Here is how the transaction may operate when a retailer carries a company’s product: the retailer purchases products from the brand at a set price and expects to make a certain profit. If they don’t make that profit because a person returned the product or it was clearanced, the retailer makes less money. So, they go back to the brand and ask for some of their money back.

Ex. RetailWhileBlack LLC is paid to give NAMEBRAND store 10,000 shirts in exchange for $25,000. Only 8,000 shirts sell at the agreed price. 2000 are clearenced and sold at half price.  NAME BRAND store asks RetailWhileBlack LLC to refund money for the profit loss the store received. 

The best thing that you can do for a brand once its product is on clearance is to buy the product when you see it! Better to buy it at 50% than 70%. I know, I know. But remember this is about how to best support not bargain shopping. See if that brand has samples (if possible) before you buy and need to return. If you have to return something, cool, but be mindful. Chargebacks can be expensive and swallow a small business. 

If their product isn’t moving off the shelves, the retailer probably won’t see the value in purchasing more.

4. Reviews make the world go ‘round.

A lot of positive reviews push brands to the top of search results and that means new eyes and more customers. Think about the way you shop online; if you’re browsing for a new hair moisturizer from a small business you’ve never purchased from and there are no reviews, you might pause because you want someone else to try it out first. So if there is a product from a Black-owned business that you love, seek it out online and let others know you love and trust it

5. I often hear people say that Black people should have their own stores

where they can shop for Black-owned products and I agree, but we deserve to be in all the places. We deserve to be available for everyone to purchase, next to the Latinx-owned Asian-owned, and white-owned products.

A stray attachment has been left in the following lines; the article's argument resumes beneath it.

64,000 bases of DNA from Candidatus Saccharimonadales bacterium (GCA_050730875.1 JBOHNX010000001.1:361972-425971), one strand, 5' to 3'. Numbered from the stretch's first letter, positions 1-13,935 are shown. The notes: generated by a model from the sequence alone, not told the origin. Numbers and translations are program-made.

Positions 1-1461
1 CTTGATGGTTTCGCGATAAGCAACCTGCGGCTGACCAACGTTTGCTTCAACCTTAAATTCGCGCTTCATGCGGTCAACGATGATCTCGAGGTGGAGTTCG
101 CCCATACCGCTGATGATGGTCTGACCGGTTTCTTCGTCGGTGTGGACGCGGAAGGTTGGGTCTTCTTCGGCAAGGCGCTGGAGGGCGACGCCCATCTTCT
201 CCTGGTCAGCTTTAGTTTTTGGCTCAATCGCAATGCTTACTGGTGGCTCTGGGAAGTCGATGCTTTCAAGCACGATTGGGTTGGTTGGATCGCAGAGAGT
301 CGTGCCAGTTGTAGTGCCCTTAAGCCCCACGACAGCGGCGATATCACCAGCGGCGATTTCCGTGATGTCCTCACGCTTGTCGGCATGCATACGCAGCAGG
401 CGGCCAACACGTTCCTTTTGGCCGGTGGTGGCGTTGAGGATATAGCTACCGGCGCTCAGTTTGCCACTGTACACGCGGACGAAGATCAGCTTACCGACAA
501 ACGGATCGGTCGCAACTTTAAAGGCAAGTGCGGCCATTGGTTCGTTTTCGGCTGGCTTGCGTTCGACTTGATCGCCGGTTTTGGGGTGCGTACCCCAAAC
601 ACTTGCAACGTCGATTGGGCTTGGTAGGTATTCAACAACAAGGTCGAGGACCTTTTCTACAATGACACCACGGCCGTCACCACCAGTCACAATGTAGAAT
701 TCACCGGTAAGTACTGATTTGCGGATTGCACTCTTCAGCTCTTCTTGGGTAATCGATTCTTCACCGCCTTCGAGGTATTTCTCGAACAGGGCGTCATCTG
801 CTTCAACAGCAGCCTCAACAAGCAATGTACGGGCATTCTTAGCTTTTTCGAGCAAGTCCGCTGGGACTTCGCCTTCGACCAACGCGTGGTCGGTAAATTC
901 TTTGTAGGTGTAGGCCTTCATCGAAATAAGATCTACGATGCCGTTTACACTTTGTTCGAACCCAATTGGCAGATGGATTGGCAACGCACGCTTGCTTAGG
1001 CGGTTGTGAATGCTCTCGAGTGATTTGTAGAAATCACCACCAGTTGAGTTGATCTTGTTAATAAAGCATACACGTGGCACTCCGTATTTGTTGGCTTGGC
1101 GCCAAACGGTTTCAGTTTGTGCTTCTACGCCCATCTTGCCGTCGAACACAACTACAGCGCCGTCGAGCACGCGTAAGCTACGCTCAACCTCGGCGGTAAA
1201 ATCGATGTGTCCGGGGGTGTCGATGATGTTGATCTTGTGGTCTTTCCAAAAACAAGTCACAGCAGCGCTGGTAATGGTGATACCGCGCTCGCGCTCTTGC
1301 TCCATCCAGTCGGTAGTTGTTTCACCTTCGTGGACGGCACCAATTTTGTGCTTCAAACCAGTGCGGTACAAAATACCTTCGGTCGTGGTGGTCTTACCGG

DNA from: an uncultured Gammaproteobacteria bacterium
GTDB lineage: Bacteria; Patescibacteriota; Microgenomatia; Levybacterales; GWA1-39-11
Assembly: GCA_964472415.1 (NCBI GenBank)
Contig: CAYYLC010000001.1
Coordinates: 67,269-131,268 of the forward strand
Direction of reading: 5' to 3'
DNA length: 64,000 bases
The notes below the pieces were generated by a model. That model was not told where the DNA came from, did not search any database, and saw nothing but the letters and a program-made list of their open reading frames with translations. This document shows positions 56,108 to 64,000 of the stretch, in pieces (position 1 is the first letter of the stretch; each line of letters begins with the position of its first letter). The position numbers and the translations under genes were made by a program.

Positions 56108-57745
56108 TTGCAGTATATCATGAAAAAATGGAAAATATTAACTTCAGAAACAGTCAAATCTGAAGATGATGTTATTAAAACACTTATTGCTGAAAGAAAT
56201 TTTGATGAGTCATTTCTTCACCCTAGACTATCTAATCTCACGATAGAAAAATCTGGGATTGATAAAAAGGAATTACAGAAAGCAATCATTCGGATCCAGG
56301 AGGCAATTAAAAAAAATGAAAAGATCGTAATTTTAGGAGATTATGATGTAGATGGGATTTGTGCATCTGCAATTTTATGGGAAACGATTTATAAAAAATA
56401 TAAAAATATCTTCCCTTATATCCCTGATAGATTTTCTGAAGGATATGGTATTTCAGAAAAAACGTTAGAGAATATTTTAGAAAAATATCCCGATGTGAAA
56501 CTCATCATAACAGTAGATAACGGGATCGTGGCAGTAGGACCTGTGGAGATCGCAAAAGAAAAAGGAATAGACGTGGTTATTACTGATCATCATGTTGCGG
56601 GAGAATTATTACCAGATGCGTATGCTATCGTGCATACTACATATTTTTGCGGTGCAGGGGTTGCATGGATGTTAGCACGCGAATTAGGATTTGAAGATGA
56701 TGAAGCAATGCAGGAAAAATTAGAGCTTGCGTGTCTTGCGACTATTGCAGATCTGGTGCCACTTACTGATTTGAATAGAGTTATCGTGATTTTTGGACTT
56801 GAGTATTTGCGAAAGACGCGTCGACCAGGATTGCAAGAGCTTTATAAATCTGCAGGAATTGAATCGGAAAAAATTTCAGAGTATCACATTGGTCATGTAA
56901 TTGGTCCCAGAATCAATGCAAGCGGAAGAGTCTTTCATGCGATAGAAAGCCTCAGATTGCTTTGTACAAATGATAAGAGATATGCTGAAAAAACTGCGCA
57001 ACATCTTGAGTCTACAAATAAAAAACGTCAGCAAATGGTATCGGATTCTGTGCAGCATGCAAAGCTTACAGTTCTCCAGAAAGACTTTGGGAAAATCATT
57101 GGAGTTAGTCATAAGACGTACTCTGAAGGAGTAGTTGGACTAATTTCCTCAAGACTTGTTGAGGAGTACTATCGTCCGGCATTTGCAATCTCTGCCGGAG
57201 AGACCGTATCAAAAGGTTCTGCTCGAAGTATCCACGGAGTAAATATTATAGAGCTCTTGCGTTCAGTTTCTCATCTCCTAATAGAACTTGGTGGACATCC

6. My opinion: incubator brands (brands developed and marketed by a third party who has partial ownership) shouldn’t be on Black-owned lists. They should be listed as Black-founded. Usually, incubators take an equity stake in the brand (I usually see a 51/49 ownership split).

This take won’t go over well with a brand I love but it’s true: I’ve thought about this so hard and I will never call them Black-owned again because it’s misleading. Read more about incubators here:

6. Multiple streams of income apply to businesses too!

The goal is to be in multiple retailers (because the purchase orders are BIG) and have a good DTC (direct-to-consumer) website. There is no wrong way to buy Black. Buying Black in retail is a strategy and I don’t know about y’all, but I don’t like to lose! 

Do you want to learn more about Black retail as a consumer or a business owner? Follow me: IG/Threads/TikTok.

Is there a topic you want to know more about? Need a consultant? Or want me to speak at your event? Please contact me at 

If you like what you read and want more, check out my other blogs: